Everything in the KSB Miniatures Collection is made from original materials, using techniques of which the original full size pieces were made. There are two Guinness World Book of Records rugs in the miniatures collection. The smallest measures 1 x 1.5 inches using 5,000 knots psi. This visitor noticed a sterling silver piece, which is polished, and real beads and gems as jewelry in one box.
Browning talks about miniature art in terms of a wide variety of painting techniques and media as well as highly detailed and finished furniture. She thinks it is beginning to be recognized by the art world as a significant art form.
“Collecting miniatures is a rewarding outlet,” said Browning, “as it transports me out of this place in time to wonderful memories from my life. I don’t purchase anything that doesn’t touch my heart. So, in that way, I feel very connected to the artisan.”
The Thorne Miniature Rooms at the Art Institute of Chicago include some of the finest miniatures in any museum in the world. There are 68 miniature roomboxes showcasing European architectural and furniture styles from the late 13th century to the 1930s, when the rooms were made. Off has viewed this collection.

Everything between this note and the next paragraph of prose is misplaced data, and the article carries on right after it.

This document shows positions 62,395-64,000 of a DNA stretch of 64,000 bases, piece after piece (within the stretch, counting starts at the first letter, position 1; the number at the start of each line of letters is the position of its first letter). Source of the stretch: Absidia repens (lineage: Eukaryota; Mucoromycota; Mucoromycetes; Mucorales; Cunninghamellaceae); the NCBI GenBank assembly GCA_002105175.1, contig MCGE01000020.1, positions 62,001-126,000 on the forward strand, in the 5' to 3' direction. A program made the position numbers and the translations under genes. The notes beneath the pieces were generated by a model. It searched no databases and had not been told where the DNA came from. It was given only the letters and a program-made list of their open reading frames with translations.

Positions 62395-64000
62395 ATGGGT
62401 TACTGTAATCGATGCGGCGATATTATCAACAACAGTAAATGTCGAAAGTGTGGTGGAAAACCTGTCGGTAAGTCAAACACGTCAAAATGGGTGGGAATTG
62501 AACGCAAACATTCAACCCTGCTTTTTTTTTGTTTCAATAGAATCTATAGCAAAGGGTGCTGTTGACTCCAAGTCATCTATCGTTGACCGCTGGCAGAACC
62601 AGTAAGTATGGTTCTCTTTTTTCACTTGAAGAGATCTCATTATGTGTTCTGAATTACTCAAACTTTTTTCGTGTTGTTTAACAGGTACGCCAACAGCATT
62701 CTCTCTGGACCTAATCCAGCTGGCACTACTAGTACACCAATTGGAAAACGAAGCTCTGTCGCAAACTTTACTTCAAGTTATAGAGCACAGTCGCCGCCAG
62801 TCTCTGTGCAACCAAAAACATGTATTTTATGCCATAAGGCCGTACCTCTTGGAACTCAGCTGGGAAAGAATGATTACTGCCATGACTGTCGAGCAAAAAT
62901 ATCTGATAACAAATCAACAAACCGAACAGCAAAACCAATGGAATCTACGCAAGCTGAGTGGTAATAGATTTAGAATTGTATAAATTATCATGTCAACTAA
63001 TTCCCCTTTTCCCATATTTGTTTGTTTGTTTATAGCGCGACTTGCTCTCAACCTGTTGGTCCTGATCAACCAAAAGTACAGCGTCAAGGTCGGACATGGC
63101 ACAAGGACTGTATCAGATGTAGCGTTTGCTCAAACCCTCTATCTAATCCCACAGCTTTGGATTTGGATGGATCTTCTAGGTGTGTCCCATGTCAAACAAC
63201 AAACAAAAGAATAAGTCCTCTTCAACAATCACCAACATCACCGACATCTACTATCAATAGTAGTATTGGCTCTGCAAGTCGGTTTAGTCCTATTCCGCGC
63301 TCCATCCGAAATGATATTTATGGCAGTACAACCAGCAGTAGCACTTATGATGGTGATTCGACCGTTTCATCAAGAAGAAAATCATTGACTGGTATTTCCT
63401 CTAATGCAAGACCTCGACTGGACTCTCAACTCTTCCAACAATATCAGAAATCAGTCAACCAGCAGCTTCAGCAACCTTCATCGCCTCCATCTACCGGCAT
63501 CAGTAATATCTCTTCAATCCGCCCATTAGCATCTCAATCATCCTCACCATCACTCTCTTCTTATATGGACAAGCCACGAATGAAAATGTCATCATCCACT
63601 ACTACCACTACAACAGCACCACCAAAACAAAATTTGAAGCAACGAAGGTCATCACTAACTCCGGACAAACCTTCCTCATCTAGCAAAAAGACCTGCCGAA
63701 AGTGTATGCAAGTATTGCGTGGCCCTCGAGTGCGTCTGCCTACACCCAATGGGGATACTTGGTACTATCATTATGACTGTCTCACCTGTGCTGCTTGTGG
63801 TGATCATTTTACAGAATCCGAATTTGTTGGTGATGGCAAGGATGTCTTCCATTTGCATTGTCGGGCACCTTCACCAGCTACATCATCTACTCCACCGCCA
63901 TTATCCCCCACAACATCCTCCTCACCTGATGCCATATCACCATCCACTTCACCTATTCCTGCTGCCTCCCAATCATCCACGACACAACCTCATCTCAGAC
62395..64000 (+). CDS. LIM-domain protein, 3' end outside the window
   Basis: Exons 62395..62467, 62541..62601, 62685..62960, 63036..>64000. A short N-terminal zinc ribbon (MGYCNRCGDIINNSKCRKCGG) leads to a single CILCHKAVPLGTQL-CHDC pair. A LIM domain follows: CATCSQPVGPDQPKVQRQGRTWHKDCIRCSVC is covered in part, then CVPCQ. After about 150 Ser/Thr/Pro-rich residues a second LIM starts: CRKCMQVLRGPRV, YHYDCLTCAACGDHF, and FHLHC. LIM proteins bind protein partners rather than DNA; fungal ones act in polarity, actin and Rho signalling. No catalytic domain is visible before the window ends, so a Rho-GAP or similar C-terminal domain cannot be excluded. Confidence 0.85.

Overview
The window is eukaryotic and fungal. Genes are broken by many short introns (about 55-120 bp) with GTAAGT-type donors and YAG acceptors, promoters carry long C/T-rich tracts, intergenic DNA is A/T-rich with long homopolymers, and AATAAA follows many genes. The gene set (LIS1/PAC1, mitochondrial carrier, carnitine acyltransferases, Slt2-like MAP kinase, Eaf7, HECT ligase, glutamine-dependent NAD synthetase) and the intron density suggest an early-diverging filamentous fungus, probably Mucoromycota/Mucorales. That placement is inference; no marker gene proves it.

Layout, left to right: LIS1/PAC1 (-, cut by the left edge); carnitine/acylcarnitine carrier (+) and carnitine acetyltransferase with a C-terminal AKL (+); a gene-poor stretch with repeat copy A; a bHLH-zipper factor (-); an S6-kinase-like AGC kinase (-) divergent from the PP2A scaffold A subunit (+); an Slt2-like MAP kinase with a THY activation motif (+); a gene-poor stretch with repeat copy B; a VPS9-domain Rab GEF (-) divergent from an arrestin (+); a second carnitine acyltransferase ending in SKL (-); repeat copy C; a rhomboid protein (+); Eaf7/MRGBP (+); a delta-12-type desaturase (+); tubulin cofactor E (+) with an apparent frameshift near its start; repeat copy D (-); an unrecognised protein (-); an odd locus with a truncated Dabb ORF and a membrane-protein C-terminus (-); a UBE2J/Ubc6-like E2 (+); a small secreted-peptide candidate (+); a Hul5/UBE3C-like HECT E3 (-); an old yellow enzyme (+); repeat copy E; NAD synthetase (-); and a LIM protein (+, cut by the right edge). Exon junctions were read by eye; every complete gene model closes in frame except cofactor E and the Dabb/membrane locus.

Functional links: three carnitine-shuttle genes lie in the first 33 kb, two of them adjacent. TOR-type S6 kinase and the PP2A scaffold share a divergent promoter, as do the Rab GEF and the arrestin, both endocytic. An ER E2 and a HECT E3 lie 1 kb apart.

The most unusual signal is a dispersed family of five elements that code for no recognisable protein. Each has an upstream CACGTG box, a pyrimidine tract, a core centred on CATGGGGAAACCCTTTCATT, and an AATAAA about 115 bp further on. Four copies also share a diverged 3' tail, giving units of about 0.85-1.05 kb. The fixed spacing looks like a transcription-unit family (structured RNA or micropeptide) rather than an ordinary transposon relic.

Mrs. James Ward Thorne of Chicago painstakingly constructed models on a scale of one inch to one foot. She created miniatures between 1932 and 1940 or asked master craftsmen to make them according to her specifications. They are part of the European Decorative Arts section of the institute and rank in the top three exhibits seen in the museum. Over 300,000 visitors see the collection each year.
Lindsay Mican Morgan, keeper of the Thorne Miniature Rooms, said, “This is the only museum with such a large collection of roomboxes made and designed by one individual.” Morgan commented on the importance of Chicago history reflected in them.
Cincinnati Art Museum has the Charles Fleischmann collection of nearly 2,000 miniature paintings. Most of them are portraits. Fleischmann started to collect in the 1960’s and made his first gift to the museum in 1981. They are displayed in gallery 213 on the second floor.
Curator of American Paintings, Sculpture and Drawings Julie Aronson said, “To me, the point of connection between the Fleischmann miniatures and Bob’s rooms (and the Thorne Rooms) is our seemingly innate fascination with things that are tiny and minutely detailed.”
“It would be interesting to see what a psychologist might say about that. People are fascinated by the precision of portrait miniatures—how could the artist have painted something so small? We are amazed by both the obsessiveness and the exceptional dexterity involved in the creation of tiny things. We often get questions about the brushes used to paint the miniatures. Did they have one hair? They didn’t, but were very fine.”
To see a slice of national and international history, see Bob Off’s roomboxes.